How about the gore that Romero and crew put on display for us? Granted, this film isn't exactly on par with Hostel in that regard, but considering the boundaries and limits of mainstream horror back in the sixties, the stuff that was present in this film was extremely shocking... and once again, I find myself saying the same thing: these effects are still as effective today as they were on its original release date. There's some truly disgusting moments here, and I can only imagine what audiences must have thought when they saw this in the theater for the first time.
I haven't even went into detail about the acting yet (superb save for a few weak moments), I haven't touched upon the subtle yet poignant social commentary (brilliant), and I sort of skipped over the beautiful cinematography. Really though, with all of the praise that I've heaped upon the film thus far in the review, is there anyone out there who hasn't seen this and hasn't been sold on it yet? I didn't think so. 10/10.
- added 09/23/2004, 02:16 AM
Ahh, the first Romero Zombie-Horror-Fest movie I
ever saw. It is dear to my heart simply because I
saw it when I was nine, and the image of these
ghoulish creatures fighting over the intestine's
of supposed people has stuck with me to this day.
I got it on DVD when I could afford it, and I
watch it every Halloween or when I'm feeling blue.
A true screen classic. I will admit, Barbara's
hysterics might be a little overdoing it, but I
suppose Romero knew what he was doing. I agree
with the first comment (above) Tony Todd did an
exceptional job at Ben. Barbara, however, there
actually should have been a middle ground...she
takes a vow of silence in the first one, and in
the remake, she takes on a bit of a different
face--horror movie hero. Of course, for a classic
movie, one ought to check out Night of the Living
Dead. For a good movie, I don't know. Go look at
the remake. ...=). I stick with the '60's version,
however. Go figure. =D.
- added 03/07/2005, 02:28 AM
This movie fucks with you. From scene one, your
expectations are changed. Barbara's competent in
the beginning, but then she finally breaks down (I
would've sooner). Ben -- whose race is never ONCE
mentioned -- is right about things, he has his
shit together. But in the end, the cellar is the
hiding place, the same one he argued about. The
two young kids, who always live through these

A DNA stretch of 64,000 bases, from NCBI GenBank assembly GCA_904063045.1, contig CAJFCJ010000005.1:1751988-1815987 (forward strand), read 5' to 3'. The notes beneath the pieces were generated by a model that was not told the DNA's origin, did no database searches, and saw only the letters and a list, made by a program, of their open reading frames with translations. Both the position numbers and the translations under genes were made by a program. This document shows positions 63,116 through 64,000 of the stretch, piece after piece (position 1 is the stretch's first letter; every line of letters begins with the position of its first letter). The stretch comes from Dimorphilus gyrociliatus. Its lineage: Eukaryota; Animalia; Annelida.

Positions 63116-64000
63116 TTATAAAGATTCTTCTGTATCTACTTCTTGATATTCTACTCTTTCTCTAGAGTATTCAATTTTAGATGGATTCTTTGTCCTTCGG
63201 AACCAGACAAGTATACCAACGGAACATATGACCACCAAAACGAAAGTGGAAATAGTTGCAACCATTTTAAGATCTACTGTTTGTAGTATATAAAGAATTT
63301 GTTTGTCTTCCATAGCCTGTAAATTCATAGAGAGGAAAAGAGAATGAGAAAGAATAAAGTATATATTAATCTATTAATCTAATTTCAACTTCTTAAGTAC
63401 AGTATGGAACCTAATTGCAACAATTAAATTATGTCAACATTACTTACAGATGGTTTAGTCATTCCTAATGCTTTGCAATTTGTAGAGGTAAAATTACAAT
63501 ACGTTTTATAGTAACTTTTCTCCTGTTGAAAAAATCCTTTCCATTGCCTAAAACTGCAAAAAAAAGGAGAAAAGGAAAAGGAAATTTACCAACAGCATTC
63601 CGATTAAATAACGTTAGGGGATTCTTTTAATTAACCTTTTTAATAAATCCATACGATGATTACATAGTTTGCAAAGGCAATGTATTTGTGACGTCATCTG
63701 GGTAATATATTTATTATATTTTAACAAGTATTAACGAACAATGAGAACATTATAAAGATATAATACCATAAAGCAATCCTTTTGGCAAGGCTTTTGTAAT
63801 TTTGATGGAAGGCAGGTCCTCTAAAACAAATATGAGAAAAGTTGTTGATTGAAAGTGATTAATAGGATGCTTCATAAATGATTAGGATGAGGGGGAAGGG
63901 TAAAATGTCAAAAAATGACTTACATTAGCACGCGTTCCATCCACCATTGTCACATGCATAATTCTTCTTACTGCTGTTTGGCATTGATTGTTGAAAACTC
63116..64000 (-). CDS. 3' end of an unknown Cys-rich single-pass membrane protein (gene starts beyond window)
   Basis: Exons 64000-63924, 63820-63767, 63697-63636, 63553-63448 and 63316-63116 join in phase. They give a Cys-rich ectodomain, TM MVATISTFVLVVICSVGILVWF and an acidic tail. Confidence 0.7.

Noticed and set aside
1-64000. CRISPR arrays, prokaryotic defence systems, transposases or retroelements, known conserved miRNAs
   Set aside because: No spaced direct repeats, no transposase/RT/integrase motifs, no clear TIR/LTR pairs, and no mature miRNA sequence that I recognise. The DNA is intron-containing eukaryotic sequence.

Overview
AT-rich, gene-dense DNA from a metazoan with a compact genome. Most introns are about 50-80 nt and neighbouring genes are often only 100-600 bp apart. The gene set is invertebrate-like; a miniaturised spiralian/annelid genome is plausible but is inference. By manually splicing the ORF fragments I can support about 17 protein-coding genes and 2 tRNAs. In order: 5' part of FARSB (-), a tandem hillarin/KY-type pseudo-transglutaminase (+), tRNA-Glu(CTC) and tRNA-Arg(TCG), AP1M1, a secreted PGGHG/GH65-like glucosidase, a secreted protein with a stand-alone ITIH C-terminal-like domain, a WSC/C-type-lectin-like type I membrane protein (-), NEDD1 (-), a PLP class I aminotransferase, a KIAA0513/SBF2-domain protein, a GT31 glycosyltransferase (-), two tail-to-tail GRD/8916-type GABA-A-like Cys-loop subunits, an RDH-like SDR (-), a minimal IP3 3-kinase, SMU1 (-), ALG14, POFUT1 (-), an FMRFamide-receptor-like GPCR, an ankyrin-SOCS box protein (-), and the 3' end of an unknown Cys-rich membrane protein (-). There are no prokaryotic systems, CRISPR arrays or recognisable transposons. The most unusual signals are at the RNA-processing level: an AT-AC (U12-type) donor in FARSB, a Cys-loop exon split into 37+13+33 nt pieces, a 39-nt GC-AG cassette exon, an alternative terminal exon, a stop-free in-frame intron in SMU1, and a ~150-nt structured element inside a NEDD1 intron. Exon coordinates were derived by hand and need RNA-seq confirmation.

things, are some of the first to die. This movie
teaches us that NO ONE is safe. Not from the
undead, not from eachother, and definitely not
from The Man. This movie reflects the decade it
was made in -- innocence breaking, distrust,
paranoia. Romero is the master of his craft, and
this proves it. With bare bones for a budget, he
made what is now the de facto "bible" for modern
zombie movies. Shoot 'em in the head, right? My
only real gripe is minor. The music sometimes
sucked, but it was from a stock library. I can let
that go. Go see this movie. Posthaste,
immediately, right NOW!
- added 08/31/2005, 10:00 PM
Not only is this film required viewing for all
movie fans, it is the definitive zombie film for
the ages. George A. Romero crafted one of the
most surprising and viceral experiences of his
time, using both a low budget and inexperienced
actors. This film proves that anyone with the
drive can create a film, even one that changes
history. This film is constantly shifting gears
and redefining perceptions. "Night of the Living
Dead" will always be the king of zombie horror.
- added 12/18/2005, 01:57 PM
this is a great film. I bought the DVD for $1 at
Wal-Mart (thank you Digiview... I also bought The
Bodyguard... I love Wal-Mart... though not as much
as Best Buy). anyway. I saw it awhile back at
Poltergeist's house, he got the VHS for a dollar
around Halloween. It was an excellent movie, I got
scared a few times (which is rare, very few movies
can creep me out, the exeptions are Evil Dead,
Castle Freak, Ju-On: The Curse 1&2, and Ju-On: The
Grudge 2). It was fairly slow, however. That was
it's only draw-back. Definatly 9.5/10.
grain of sand
- added 01/05/2007, 07:45 AM
my grandma introduced me to this as my first
horror film when I was in 3rd grade, ever since
I've had an affinity for the walking dead and know
this movie scene by scene. favorite movie of all
- added 04/24/2007, 11:24 AM
THE zombie film period
- added 06/11/2008, 04:11 PM
Does anything even need to be said about this
movie besides 10/10?
- added 06/11/2008, 05:46 PM
Yes, this movie also owns my mouth 10/10
Bliss From A Dead Embrace
- added 01/30/2009, 02:15 AM
This film started an entire genre. True genius.
Back when people were still creative. 10/10